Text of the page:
Blunders in the writing process or omitted themes from your book
Boards that are specific to the location of your novel
In general, the most popular pins are those that do one of two things: provide useful content or evoke emotion. If all else fails, pin something that features a tutorial, demo, checklist, reader’s guide, or some other useful article. Otherwise, you can always fall back on inspirational quotes, beautiful sunsets or pictures of animals!
Be sure to keep your content organized. The vast majority of Pinterest users are women – and most women appreciate when things are neat and tidy. Don’t let your boards and pins get out of control. Make sure there is some rhyme or reason to what you post and where.
5. Select Images Wisely
Pinterest is a visual community. To be successful, you must feature beautiful, engaging images. When possible, choose an image that is tall over one that is wide. Taller images get more attention than wider ones.
6. Encourage Action
When appropriate, include a call to action with your pin. Use the pin description to tell readers what you want them to do: sign up, visit, share, etc.
7. Get the Timing Down
Because you want to stay relevant to your target audience, you need to be selective of the pins you share. Don’t share just anything that strikes your fancy. Reserve your pins to only the most useful, the most relevant and the highest quality content.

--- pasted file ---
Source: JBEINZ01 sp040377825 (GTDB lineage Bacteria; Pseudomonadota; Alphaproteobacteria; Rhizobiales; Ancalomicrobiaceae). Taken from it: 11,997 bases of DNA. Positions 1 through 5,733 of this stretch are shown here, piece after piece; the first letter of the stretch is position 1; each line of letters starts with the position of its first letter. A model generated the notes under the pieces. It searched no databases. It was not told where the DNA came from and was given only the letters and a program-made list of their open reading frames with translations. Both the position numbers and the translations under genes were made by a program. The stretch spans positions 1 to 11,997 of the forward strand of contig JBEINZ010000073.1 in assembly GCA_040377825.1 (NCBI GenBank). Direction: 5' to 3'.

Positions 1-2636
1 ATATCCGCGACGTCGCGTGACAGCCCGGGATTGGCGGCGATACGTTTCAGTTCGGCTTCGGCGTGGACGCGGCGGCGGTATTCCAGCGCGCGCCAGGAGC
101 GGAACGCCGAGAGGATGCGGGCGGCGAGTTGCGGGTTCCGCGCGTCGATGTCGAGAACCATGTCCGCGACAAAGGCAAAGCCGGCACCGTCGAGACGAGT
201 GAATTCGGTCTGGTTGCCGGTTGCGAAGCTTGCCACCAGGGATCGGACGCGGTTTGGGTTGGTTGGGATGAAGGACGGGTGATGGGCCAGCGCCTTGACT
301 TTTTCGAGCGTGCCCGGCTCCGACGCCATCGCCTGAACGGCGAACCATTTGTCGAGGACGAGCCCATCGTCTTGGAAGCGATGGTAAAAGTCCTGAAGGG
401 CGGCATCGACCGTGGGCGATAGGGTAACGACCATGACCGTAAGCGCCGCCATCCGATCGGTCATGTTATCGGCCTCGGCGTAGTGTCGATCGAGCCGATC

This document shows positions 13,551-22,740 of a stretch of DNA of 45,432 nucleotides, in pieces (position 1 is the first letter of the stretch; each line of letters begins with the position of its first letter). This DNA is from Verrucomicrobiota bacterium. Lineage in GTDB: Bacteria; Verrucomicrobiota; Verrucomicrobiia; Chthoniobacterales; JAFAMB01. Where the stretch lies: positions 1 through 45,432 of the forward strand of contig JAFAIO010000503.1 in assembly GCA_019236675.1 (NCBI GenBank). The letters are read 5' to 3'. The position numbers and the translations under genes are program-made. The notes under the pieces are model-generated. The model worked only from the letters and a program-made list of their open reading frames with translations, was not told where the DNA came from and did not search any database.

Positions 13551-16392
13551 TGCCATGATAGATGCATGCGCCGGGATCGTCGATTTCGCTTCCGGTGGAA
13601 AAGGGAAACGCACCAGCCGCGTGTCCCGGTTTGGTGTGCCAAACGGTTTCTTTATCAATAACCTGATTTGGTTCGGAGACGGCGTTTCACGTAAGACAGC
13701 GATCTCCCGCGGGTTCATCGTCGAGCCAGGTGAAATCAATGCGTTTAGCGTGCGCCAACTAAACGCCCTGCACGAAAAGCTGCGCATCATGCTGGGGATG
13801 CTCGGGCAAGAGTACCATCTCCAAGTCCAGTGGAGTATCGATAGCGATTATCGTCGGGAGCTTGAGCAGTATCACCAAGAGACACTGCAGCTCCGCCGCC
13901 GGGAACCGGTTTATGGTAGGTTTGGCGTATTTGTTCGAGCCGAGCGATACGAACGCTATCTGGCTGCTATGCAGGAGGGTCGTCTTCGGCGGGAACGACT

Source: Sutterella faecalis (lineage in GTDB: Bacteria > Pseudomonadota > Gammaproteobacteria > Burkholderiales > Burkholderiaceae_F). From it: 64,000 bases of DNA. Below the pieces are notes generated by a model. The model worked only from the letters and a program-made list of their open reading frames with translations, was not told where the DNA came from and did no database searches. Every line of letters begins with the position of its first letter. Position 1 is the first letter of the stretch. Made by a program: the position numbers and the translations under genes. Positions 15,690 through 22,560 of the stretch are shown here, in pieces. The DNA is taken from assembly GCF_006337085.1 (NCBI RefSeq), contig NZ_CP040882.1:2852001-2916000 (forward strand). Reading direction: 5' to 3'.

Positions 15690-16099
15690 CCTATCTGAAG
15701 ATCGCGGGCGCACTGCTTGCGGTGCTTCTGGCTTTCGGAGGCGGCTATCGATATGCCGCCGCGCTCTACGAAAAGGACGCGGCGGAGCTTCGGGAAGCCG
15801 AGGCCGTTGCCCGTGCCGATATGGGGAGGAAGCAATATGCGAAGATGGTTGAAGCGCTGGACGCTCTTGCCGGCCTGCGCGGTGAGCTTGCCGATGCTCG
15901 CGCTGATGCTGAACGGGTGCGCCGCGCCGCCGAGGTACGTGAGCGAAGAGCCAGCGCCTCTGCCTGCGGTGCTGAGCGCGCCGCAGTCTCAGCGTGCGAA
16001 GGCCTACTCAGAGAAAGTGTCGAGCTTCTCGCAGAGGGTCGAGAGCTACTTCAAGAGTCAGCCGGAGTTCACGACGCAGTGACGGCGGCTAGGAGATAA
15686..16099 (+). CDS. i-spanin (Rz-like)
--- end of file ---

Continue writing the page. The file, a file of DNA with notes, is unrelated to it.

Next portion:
Also, avoid overwhelming your followers. Don’t pin a bazillion things all at one time. Take advantage of the “Secret Board” feature (you’ll find it at the bottom of your profile). If you find a bunch of quality stuff, hold your pins on this private board. Then, later, you can sort through that board and decide when and what to pin to your public board.
Since the majority of Pinterest users are women, it comes as no surprise they have pretty specific pinning times – when the kids are occupied elsewhere! You’ll find the vast majority of Pinterest activity takes place between 2pm and 4pm on weekdays. Users are pretty active after 8pm on weekdays too. And no matter the time, weekends are also a popular time to re-pin. That means, to get the most attention possible, you should be pinning then too.
Remember, the more active you are, the more likely it is you’ll get noticed by other people. Make sure your pinning is frequent and consistent.
8. Be a Person
One of the biggest challenges of social media is to overcome the temptation to use it solely for marketing. Remember to be a real, honest-to-goodness person.
Let readers see who you really are. Tell them what inspires you while you write. Tell them what influences your compositions. Share your goals and aspirations.
Image source: kentbrew/Flickr